The point of starting a tradition on your village green,[regardless of whether it is acopy of someone elses]is that you will, if it is successful, draw people to your area[you may not think that an advantage]More Importantly you will start to create a community spirit,through the community activity of the tradition.,youmay also if you introduce folk music to a wider audience if you are successful
There is no logical reason, WHY new traditions should not be started.


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Subject: RE: Folklore: The Abbots Bromley Horn Dance
From: Ruth Archer
Date: 16 Sep 07 - 08:32 AM

I agree completely, Dick. New traditions are important, too. In my last village we had the Happening, which was only about 20 years old and was our May Bank Holiday festival. It was as valid as any other tradition, and it united the community, which is what these things are all about. And people from other villages and towns, who might not have antything similar themselves, used to come and take part, and that was lovely, too.

New traditions are a different thing from copying other people's ancient traditions. Once you remove them for their original context, they are simply not the same thing.

I don't object to people getting hold of some horns and prancing about if they want to. What I object to (and what the Abbots Bromley dancers themselves object to, if the comments on Youtube are anything to go by) is people calling it Abbots Bromley - especially these versions that bear so little resemblance or relation to the original. Let them call it something else, or say it's inspired by Abbots Bromley. But there's only one group of people who can do the Abbots Bromley Horn Dance. Just like there's only one group of Bacup Coconutters, or Marshfield Paperboys.

Does that make sense?


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Subject: RE: Folklore: The Abbots Bromley Horn Dance
From: The Sandman
Date: 16 Sep 07 - 09:28 AM

Yes, I agree ,Ruth.


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Subject: RE: Folklore: The Abbots Bromley Horn Dance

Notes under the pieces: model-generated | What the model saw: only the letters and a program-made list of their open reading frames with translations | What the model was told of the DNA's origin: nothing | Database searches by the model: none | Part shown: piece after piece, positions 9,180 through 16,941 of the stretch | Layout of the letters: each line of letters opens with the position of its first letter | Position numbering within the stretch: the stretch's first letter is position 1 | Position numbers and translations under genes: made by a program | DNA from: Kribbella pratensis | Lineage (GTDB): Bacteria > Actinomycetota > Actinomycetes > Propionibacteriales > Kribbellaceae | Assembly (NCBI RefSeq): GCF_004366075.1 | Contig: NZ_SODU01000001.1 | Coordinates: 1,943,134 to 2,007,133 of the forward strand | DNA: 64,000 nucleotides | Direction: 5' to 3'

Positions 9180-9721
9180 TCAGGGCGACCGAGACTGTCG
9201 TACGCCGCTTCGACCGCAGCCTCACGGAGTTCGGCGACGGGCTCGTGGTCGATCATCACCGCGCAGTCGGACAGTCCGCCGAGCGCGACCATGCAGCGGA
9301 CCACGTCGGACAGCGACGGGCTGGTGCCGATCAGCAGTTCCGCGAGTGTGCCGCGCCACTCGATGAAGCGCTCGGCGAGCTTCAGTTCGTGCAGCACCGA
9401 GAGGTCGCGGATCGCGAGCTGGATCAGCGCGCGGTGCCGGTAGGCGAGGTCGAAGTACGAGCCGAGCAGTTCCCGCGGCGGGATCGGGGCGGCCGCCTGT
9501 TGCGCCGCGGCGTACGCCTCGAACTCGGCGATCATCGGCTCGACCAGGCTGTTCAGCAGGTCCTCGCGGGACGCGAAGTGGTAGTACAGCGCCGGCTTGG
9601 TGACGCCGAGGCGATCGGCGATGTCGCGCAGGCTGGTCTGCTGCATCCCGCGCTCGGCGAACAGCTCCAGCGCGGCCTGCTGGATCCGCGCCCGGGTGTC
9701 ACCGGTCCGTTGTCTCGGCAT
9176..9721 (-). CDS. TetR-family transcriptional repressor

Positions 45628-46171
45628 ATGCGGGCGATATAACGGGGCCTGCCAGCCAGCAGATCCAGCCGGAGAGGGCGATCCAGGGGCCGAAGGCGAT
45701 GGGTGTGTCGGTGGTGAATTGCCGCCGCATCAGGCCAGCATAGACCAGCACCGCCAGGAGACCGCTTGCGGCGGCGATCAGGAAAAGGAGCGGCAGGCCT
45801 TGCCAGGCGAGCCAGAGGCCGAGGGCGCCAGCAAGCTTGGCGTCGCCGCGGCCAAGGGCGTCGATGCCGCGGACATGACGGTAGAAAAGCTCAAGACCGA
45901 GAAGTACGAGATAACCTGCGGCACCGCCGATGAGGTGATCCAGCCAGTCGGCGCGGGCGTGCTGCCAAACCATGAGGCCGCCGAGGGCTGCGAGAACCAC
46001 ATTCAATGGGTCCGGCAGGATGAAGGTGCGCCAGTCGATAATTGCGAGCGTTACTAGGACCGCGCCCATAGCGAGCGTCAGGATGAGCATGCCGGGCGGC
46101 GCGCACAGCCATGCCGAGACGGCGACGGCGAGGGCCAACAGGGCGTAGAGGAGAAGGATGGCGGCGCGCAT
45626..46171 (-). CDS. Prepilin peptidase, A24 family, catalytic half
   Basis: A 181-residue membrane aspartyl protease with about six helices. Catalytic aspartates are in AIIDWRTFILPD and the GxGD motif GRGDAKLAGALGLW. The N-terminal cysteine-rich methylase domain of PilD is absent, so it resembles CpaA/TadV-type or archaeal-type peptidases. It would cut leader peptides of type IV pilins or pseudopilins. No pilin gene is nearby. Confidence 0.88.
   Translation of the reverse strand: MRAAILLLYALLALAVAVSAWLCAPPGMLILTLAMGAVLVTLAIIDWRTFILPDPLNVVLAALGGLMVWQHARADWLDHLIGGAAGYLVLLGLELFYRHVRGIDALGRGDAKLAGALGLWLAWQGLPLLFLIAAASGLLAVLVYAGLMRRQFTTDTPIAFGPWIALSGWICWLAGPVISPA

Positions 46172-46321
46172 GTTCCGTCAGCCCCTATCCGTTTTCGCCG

From: Jack Blandiver
Date: 16 Sep 07 - 11:21 AM

As you say Cap'n... A custom in a traditional context is an organic, evolving thing, touched by many hands, over many generations, part of a wider continuity, the corporeal & empirical immediacy of which is of so more importance than any idle speculation on possible origin (or, worse still, meaning). If it's older than living memory, I'd say that's pretty significant; and if it still happens, then surely that's meaning enough.

Unlike traditional songs, such customs can only be transplanted from their traditional context as an imitative approximation of someone's version of the prototype, operating at a significant remove, by whatever degrees of separation, and affected only by whatever agendas comprise the motivation of the participants. I shudder to think what's going through the minds of those hopping Ren-fair re-enactment buffoons in the USA, but saying that, the psycho-socio-cultural context of such cavortings is perhaps worth a look in the light of the current state of world culture, whereby all things, real or imagined, might at least be of some significance to someone.

It has been suggested that the innate cultural conservatism of folkies is altogether at odds with the radical politics that they invariably subscribe to. Not so sure what I think of that myself, but I do feel that the dissemination of tradition is interesting, so long as it is an observable organic phenomenon and not a case of a wholesale 're-imagining' (or 'remake') of something that is alive and well elsewhere.

I started off this thread in a quest for 'authenticity'; I now get the impression that certain parties feel that what they're doing is more authentic than what happens at Abbots Bromley. A grim but not altogether unexpected state of affairs!


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Subject: RE: Folklore: The Abbots Bromley Horn Dance
From: Jack Blandiver